May 4, 2015
media, weather websites, and television have been jammed today with
speculation that a subtropical or tropical system could form in the
area of the Bahamas mid-week and threaten the southeast coast with
nasty weather by week's end almost a full month before the official
beginning of the hurricane season.
Tropical system could affect Outer Banks by week's end
By IRENE NOLAN
are looking at low pressure forming along the remnants of a dying cold
front in the western Atlantic between Cuba and the Bahamas over the
next few days. Some computer models are suggesting that the low
could take on tropical or subtropical characteristics by the end of the
the models vary greatly on whether the storm will become tropical, how
strong it might be, and what direction it might move in.
to the National Hurricane Center's Tropical Weather Outlook, "This
system could gradually acquire some subtropical characteristics by
Thursday or Friday as it
moves generally northward at a slow forward speed."
The Hurricane Center today gave the system a 30 percent chance of being a tropical or subtropical storm in the next five days.
than likely, it will be hybrid system," John Cole, warning coordination
meteorologist at the National Weather Service in Newport, N.C., said
today. He also stressed that it was unclear at this point where the
system will move and when.
GFS -- or American -- model, he said, takes the storm into South
Carolina Thursday night into Friday, while the European model keeps the
storm well offshore. In the European scenario, the low would head
back west toward the southeast coast, hang offshore for a few days, and
then weaken and get picked up by another front coming through early
high pressure to our north, Cole said, will work to keep whatever
system develops mostly south of the Outer Banks, but the pressure
gradient could also contribute to gusty northeast and east winds late
in the week.
matter what the eventual path and strength of the low pressure,
forecasters say that the Outer Banks could see indirect coastal impacts
late in the week -- gusty winds, heavy seas, rip currents, and perhaps
Outer Banks' east-facing beaches were beat up again over the weekend by
gusty northerly winds and heavy seas in the wake of a cold front
that passed through the area on Friday.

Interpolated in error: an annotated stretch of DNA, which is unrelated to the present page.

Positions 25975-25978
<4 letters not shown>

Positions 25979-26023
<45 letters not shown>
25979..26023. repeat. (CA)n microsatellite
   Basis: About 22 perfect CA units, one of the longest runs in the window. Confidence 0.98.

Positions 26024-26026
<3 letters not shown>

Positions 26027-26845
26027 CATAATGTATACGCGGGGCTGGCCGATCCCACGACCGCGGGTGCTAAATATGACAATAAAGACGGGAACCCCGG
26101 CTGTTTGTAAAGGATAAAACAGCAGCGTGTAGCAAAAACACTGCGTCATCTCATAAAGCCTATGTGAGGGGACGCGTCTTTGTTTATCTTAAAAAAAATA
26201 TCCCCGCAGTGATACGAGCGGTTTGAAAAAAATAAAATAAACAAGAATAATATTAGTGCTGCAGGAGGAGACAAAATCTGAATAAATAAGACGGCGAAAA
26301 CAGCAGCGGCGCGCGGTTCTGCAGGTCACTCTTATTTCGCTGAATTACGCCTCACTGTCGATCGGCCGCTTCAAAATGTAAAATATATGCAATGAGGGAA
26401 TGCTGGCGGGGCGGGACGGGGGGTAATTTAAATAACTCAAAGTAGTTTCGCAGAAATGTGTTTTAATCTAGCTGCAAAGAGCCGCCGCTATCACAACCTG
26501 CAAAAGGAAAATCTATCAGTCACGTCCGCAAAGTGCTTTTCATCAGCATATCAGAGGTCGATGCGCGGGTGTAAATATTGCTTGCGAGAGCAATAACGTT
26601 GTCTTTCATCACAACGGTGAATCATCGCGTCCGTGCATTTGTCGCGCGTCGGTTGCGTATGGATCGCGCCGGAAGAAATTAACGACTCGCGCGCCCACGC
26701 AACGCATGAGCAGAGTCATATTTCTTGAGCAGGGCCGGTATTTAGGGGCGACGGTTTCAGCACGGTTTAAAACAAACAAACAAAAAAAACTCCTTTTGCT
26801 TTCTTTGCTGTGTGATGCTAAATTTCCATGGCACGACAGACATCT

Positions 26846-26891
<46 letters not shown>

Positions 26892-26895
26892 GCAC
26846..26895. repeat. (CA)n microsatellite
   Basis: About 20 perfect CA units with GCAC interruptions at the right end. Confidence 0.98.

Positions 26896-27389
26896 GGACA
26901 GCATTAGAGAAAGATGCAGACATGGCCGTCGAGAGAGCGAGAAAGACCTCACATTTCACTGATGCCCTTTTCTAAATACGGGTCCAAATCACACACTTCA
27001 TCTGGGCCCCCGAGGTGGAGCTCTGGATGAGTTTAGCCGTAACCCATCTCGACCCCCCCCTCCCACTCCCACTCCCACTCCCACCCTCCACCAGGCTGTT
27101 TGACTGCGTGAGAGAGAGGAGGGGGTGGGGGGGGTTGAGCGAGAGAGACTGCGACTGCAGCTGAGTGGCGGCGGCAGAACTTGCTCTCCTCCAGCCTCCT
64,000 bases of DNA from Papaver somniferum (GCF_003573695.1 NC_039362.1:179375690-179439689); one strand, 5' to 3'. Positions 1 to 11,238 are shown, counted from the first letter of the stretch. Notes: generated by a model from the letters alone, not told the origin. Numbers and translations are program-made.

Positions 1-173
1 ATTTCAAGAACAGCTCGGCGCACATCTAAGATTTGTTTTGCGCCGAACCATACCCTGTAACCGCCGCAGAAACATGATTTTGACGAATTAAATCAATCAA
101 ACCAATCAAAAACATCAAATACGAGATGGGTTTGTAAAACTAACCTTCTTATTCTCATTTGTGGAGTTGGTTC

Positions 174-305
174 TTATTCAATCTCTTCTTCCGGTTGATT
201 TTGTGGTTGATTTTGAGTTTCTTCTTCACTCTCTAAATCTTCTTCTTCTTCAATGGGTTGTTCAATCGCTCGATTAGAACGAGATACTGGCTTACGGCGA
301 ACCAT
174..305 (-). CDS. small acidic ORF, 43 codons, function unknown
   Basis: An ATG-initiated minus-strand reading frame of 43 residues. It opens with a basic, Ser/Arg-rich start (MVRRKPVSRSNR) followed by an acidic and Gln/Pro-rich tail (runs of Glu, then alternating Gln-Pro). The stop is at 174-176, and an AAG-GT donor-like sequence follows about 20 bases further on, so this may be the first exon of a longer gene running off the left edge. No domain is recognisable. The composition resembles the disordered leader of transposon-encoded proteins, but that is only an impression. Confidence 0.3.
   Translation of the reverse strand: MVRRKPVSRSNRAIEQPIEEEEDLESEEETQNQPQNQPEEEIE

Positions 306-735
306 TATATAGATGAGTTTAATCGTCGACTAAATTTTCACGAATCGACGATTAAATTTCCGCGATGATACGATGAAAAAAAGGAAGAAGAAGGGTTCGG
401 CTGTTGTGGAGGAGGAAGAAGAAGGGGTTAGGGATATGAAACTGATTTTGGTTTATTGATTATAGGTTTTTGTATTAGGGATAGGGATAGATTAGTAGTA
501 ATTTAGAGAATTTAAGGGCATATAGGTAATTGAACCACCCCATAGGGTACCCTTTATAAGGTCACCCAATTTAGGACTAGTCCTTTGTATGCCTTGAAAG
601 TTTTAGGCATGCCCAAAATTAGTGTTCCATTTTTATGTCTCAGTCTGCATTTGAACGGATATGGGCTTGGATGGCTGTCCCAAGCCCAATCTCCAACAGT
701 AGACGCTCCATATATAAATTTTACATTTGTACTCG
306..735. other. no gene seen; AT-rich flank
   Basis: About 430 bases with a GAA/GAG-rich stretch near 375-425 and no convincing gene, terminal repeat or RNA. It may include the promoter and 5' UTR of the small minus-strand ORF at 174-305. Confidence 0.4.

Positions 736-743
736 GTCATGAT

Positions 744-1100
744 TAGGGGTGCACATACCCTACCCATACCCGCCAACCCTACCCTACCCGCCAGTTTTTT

waves at high tide during a full moon took a toll on the north Buxton
oceanfront, where six houses have already been declared "unsafe" for
habitation. Waves beat on the oceanfront structures again and water
rushed through the streets behind the breached dunes.
the northern Outer Banks, the N.C. Department of Transportation closed
a section of Highway 12 at the end of Kitty Hawk Road early Saturday
after waves from the storm washed away 500 feet of dune in this area,
as well as sand from under the road. DOT recognized the safety hazard
and closed the road in advance of any possible collapse. A portion of
the northbound lane did collapse Saturday evening, resulting in 200
feet of pavement damage.
that waves have calmed down, DOT was preparing to get temporary repairs
started before the end of the day today. In order to open the road to
traffic, crews will remove all damaged pavement and refill the area
back up with sand. Once the sand is in place, they will then pave the
area so traffic can be restored as soon as possible. The department
currently expects the road to reopen to traffic by the end of the week.
this work is taking place, NCDOT staff will work on preparing plans and
acquiring necessary permits for the reconstruction of the dune. A
timeframe for reconstruction is not available at this time.
12 is currently closed to through traffic between White Avenue and East
Balchen Street. Local traffic can access houses and businesses along
the road within the closure limits -- but cannot cross the area where
the damage took place. Through traffic will continue to use a signed
If the coastal low off the southeast does become a hurricane, it would be unusual this early in the season, but not unheard of.
to weather records dating back to 1851, 39 tropical storms have formed
in the Atlantic basin before June 1. The last time this happened was in
2012 when two tropical systems formed in May -- Alberto and
Beryl. Beryl came ashore in north Florida as a tropical storm
after meandering around in the ocean.
If this system does become tropical or subtropical, it will be named Ana.